Sports has always led innovation in many areas of broadcast, but during COVID not only did they have to adapt nearly every workflow and redeploy staff, but they then had to brace to deliver 100 games in 40 days. Gordon Roxburgh sums it up: “I’ve been at Sky twenty years, and I think [these have] been the most challenging six months…we’ve faced.”
In this session from the DTG’s Future Vision 2020 conference, Carl Hibbert from Futuresource Consulting talks to Sky, Arsenal TV and Facebook to find how their businesses have adapted. Melissa Lawton from Facebook explains how their live streaming, both for user-generated footage and produced sport have adapted to the changing needs. When COVID hit, Facebook lost some very valuable content. Their response was to double down on fan engagement, with challenges to fans to create content and also staging events which were produced and commentated as real sports events, but all shots were people at home exercising but being brought into the narrative of an Iron Man competition. Facebook have also invested in their user-facing tools and dashboards to help expose and monitor contribution via live streaming.
Gordon Roxburgh from Sky explains the seachange he’s seen in production. “The first thing was to keep channels on air…and keep staff safe.” They moved rapidly from a fully staffed office to just three or four people on-site and a presenter. In order to mix, they created a Virtual Production suite which allowed people to create content in the cloud.
For content, Gordon says that watch-alongs proved very popular where key sports personalities talk through what they were thinking during key sporting moments. This was just one of the many content ideas that keep programming going until “Project restart” commenced where the whole sports ecosystem asked itself ‘How can we deliver 100 games in 40 days?’ Once they knew the season would start, Gordon says, this opened up a 3-week build period during which BT Media and Broadcast, NEP, NEP Connect and multiple internal departments collaborated to produce rapid turnarounds.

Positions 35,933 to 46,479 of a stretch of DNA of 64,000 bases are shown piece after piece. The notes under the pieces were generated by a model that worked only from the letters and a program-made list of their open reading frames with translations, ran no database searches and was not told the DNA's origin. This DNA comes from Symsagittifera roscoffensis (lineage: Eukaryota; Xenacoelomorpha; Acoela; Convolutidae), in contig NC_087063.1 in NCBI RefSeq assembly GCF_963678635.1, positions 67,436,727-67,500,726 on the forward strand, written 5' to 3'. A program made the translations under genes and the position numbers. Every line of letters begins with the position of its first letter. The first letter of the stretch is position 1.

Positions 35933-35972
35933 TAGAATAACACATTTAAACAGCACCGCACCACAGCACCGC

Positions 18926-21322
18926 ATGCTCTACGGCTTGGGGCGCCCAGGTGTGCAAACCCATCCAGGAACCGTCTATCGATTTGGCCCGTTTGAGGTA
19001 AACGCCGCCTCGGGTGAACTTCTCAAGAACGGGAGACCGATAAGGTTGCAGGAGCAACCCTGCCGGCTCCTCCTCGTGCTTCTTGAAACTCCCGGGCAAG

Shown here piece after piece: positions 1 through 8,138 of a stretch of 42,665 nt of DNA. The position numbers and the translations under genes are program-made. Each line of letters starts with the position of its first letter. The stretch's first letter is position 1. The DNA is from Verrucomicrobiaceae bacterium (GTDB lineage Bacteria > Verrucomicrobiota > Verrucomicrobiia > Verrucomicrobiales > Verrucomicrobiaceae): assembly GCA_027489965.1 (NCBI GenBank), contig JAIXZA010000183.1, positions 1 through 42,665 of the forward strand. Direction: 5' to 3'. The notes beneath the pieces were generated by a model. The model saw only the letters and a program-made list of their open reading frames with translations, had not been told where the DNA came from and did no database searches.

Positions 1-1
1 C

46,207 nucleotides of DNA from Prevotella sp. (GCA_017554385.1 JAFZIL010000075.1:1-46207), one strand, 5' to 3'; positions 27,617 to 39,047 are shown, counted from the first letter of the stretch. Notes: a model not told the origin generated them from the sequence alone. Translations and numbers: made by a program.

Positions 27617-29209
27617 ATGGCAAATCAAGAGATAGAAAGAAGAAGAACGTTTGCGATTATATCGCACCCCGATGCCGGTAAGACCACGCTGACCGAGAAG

“As an industry, we came together.” The working practices developed at Sky were shared with other major broadcasters who also shared their best practice – always putting staff first. Sky even went to the extent of building a technical space in a large studio floor to keep people apart and co-opted a set of training rooms to become a self-contained graphics unit. These ideas kept graphics operators together but not mixing with the rest of the production.
The view from Arsenal TV is explained by John Dollin. They worked quickly very early on and were able to be back in the office from February. Whilst Arsenal TV doesn’t have the rights to stream live, they produce their programmes live for transmission later. This used to be done in a crowded room but was soon transferred to a virtual mixer in the cloud with remote editors. John highlights the challenge of involving freelancers into the system and providing them with appropriate supervision. More importantly, he feels that their current ability to maintain the pre-covid production quality is due to the continued dedication of certain personnel who are putting in long hours which is not a sustainable situation to be in.
Live Sports Production Strategy,
Senior Product & Engineering Manager,
Arsenal Footballl Club
Head of Consumer Media & Technology,